Created and co-ordinated by doctoral student Nicky Pugh as part of her dissertation research project in clinical psychology, the Maternal Depression Online program allows women who suffer from depression after giving birth to treat themselves online with the aid of a trained therapist.
The Online Therapy Unit for Service, Education and Research is currently conducting clinical trials for the program.
“I’ve been involved in online therapy since 2011 under the direction of Dr. Heather Hadjistavropoulos,” Pugh said. “We’ve been offering different online therapy programs for a variety of different clinical disorders, and I’ve always had an interest in maternal mental health.
“I understand that it’s a very undertreated disorder. The disorder reaches as many as 10 per cent of Saskatchewan women, and less than 20 per cent of those women actually receive services for their condition.”
The effects of postpartum depression are not limited to mothers.
Studies have linked the condition to relationship problems, risky behaviour and adverse effects on maternal and infant health. A depressed postpartum mother may not be able to provide the level of care her baby requires, interfering with the growing attachment between mother and child.
Maternal Depression Online offers structured -- and largely self-directed -- psychological therapy using seven online modules that feature text, graphics, animation, audio, video and online activities.
Patients work with assigned therapists through a secure email connection, submitting check-in questions and mood ratings at the beginning of each session and performing homework assignments in-between.
In terms of content, the modules focus on both thoughts and behaviour.
“It’s a cognitive behavioural focus, so that means that we focus on unhelpful and negative thinking patterns that generally women with post-partum depression report … like if the baby doesn’t stop crying, (a woman might think) ‘I’m a bad mother’ and then that makes them feel depressed,” Pugh said.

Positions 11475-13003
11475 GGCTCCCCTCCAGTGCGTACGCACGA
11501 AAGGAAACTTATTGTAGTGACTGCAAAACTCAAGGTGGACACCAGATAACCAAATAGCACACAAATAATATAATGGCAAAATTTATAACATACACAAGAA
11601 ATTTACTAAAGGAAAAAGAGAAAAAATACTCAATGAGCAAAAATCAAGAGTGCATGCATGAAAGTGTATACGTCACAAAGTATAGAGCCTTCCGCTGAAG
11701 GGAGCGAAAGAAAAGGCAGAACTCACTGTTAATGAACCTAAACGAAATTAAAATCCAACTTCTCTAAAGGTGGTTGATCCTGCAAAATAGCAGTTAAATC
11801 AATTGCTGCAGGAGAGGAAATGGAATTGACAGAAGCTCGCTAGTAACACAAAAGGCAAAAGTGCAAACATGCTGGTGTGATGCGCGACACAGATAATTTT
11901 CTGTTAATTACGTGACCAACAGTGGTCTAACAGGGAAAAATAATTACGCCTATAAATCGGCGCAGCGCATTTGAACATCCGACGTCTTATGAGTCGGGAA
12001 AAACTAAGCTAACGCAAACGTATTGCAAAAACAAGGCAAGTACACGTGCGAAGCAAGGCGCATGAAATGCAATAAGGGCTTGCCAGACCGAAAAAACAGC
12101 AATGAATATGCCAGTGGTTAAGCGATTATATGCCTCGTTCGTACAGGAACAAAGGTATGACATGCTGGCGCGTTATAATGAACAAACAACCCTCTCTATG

“We look at those thoughts and we challenge them to help them think more realistically … We also have modules that focus on their behaviours …We know that when women are depressed, they’re more likely to stay home and be isolated, which further exacerbates their depression. So we focus on getting them more active, getting them out more, re-engaging them with their friends.”
The disorder reaches as many as 10 per cent of Saskatchewan women, and less than 20 per cent of those women actually receive services for their condition. - Nicky Pugh
By engaging in such “psycho-education,” the program attempts to help sufferers of postpartum depression break down their symptoms and understand the aggravating factors in the proper context.
One of the demographics Pugh hopes will benefit most from the adoption of online therapy are women in rural communities, who often lack the means to obtain proper care for postpartum depression.
“We know that rural women struggling with postpartum depression have very limited access to mental health treatment,” Pugh said.
“Often there might not be a counsellor or a psychologist in their community, so they have to travel to a larger city centre to seek out treatment, and we also know that women in rural cities or rural towns feel more stigmatized with respect to postpartum depression because of the tight-knit nature of their community, so it’s even more challenging.”
By allowing rural women to access treatment from their homes, Pugh hopes to bypass such obstacles entirely.
Since clinical trials began in July 2012, the Online Therapy Unit has witnessed a large reduction in symptoms from patients who have tried the online treatment. They plan to continue offering the service until late summer, when they will evaluate results and patient feedback to determine the overall effectiveness of the program and how it might be improved.
The long-term future of Maternal Depression Online is an open question, but Pugh has some ideas how the program might be applied on a larger scale.
“It all depends on funding, of course, but ideally, it should be incorporated into the mental health care system as kind of a first step for those women who are struggling with either mild to moderate symptoms of postpartum depression,” she said.
“If we can identify those women and treat them with online therapy, perhaps we could take the burden off of mental health facilities in the city.”